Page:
A road with a rep­u­ta­tion

The Compass - - OPINION -

There's no ar­gu­ing against the state­ment that Vet­er­ans Me­mo­rial High­way — a 40-plus kilo­me­tre, twolane high­way com­pleted less than a decade ago that al­lows mo­torists to quickly by­pass the many com­mu­ni­ties in Con­cep­tion Bay North — has helped change the re­gion's eco­nomic and so­cial land­scape.

Start­ing at the Trans-Canada High­way with an over­pass near Col­liers Big Pond and wind­ing it way north to­wards Car­bon­ear, run­ning ba­si­cally par­al­lel with Route 70, or what peo­ple now re­fer to as the old Con­cep­tion Bay High­way, the high­way is a valu­able ad­di­tion to the prov­ince's road net­work.

The ev­i­dence is in the fact that com­mu­ni­ties in the re­gion are grow­ing, and there's ob­vi­ous pros­per­ity.

Vet­er­ans high­way is an im­por­tant fac­tor in this growth, and here's why. Area res­i­dents have never had eas­ier ac­cess to the many em­ploy­ment and busi­ness op­por­tu­ni­ties in the St. John's re­gion. For most, the cap­i­tal city's down­town is about an hour away, and once you leave Vet­er­ans high­way, you're trav­el­ling on a four-lane-di­vided high­way that can take you all the way to the city's east end.

Many have joked that the Bay Roberts area has be­come a sub­urb of St. John's, with hun­dreds of ve­hi­cles mak­ing the daily com­mute east in the morn­ing, and back home again in the evening. And it's now com­mon to find peo­ple who live in Har­bour Grace or Vic­to­ria, but make their liv­ing in St. John's.

We all agree the high­way was much-needed. But right from Day 1, it's de­sign has come in for crit­i­cism and ridicule from those who use it. The most ob­vi­ous crit­i­cism is the in­ter­sec­tion at North River, which has only two ramps con­nect­ing it with the high­way in­stead of four. It's cre­ated a sit­u­a­tion where mo­torists rou­tinely make il­le­gal u-turns in or­der to go north to­wards Bay Roberts, or en­ter North River when trav­el­ling south to­wards the TCH.

And those con­cerns now seem to be in­creas­ing, along with the vol­ume of traf­fic and the num­ber of ac­ci­dents.

In this week's edi­tion of The Com­pass, we hear from the owner of a driv­ing school in Bay Roberts who was prompted to voice her con­cerns fol­low­ing a deadly ac­ci­dent near the Makin­sons/Hodge­wa­ter Line over­pass ear­lier this month. A 60-year-old trucker from Bay Roberts died in the crash.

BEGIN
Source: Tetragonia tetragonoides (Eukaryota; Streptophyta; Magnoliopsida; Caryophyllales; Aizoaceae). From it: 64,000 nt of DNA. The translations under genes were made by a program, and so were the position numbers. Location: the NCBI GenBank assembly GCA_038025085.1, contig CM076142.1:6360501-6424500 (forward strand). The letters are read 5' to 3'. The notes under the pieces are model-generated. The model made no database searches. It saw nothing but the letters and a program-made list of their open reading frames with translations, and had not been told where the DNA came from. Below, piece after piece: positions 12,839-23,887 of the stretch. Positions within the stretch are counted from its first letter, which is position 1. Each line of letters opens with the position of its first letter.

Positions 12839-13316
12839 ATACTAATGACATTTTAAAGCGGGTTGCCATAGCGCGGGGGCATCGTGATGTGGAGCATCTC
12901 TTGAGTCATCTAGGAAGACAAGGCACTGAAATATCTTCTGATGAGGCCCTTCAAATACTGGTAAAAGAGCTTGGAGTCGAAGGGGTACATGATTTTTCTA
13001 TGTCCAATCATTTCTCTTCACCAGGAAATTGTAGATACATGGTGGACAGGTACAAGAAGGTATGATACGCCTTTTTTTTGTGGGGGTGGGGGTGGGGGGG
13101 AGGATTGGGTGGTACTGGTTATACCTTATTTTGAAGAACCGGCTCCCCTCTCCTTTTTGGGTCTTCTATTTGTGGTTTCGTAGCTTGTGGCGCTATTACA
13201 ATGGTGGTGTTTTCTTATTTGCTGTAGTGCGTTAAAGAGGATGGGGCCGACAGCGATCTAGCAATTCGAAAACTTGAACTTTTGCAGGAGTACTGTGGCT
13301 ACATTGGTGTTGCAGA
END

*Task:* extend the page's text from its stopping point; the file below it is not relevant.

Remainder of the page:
She as­serts the high­way is un­safe, be­low stan­dard and does not help driv­ers make good de­ci­sions when trav­el­ling its windy, hilly as­phalt. She com­plains about bro­ken yel­low lines in in­ap­pro­pri­ate lo­ca­tions, dan­ger­ous t-in­ter­sec­tions at places such as Spa­niard's Bay and Har­bour Grace, a lack of pass­ing lanes and ruts in the road that causes hy­droplan­ing in wet con­di­tions.

When some­one who's pro­fes­sion is driver ed­u­ca­tion speaks with such con­vic­tion and frus­tra­tion on an is­sue like this, we should lis­ten care­fully. To have her point out so many flaws and short­com­ings in the high­way can be quite jar­ring for the av­er­age mo­torist who sees the road as noth­ing more than a route to take you from Point A to Point B.

But don't ex­pect con­tracts for the con­struc­tion of pass­ing lanes and new over­passes to be awarded any­time soon. Both the pro­vin­cial govern­ment and the RCMP say the road is fine, and it's mo­torists who need to take a closer look in the mir­ror and eval­u­ate their driv­ing habits.

Per­haps that's the best we can ex­pect at a time when de­mands for road im­prove­ments through­out the prov­ince are high, and the prov­ince is al­ready spend­ing record amounts — more than $230 mil­lion this year alone, ac­cord­ing to Trans­porta­tion Min­is­ter Tom Hed­der­son — on road con­struc­tion and up­grades.

So per­haps the best thing to do is use these lat­est com­plaints as a wake-up call for those of us who use the high­way. Let's pon­der some of these ques­tions: Is it re­ally nec­es­sary to pass on that solid yel­low line? Do we need to drive the max­i­mum speed limit of 100 km/h when it's dark and/or rain­ing? Are your tires worn out? And are you be­ing re­spon­si­ble if you drive well be­low the posted speed limit dur­ing ideal driv­ing con­di­tions, caus­ing a back-log of frus­trated driv­ers be­hind you?

Sure, Vet­er­ans high­way is not per­fect, and it likely never will be. So those of us who use it have a duty and a re­spon­si­bil­ity to make pru­dent driv­ing choices. Terry Roberts The Com­pass

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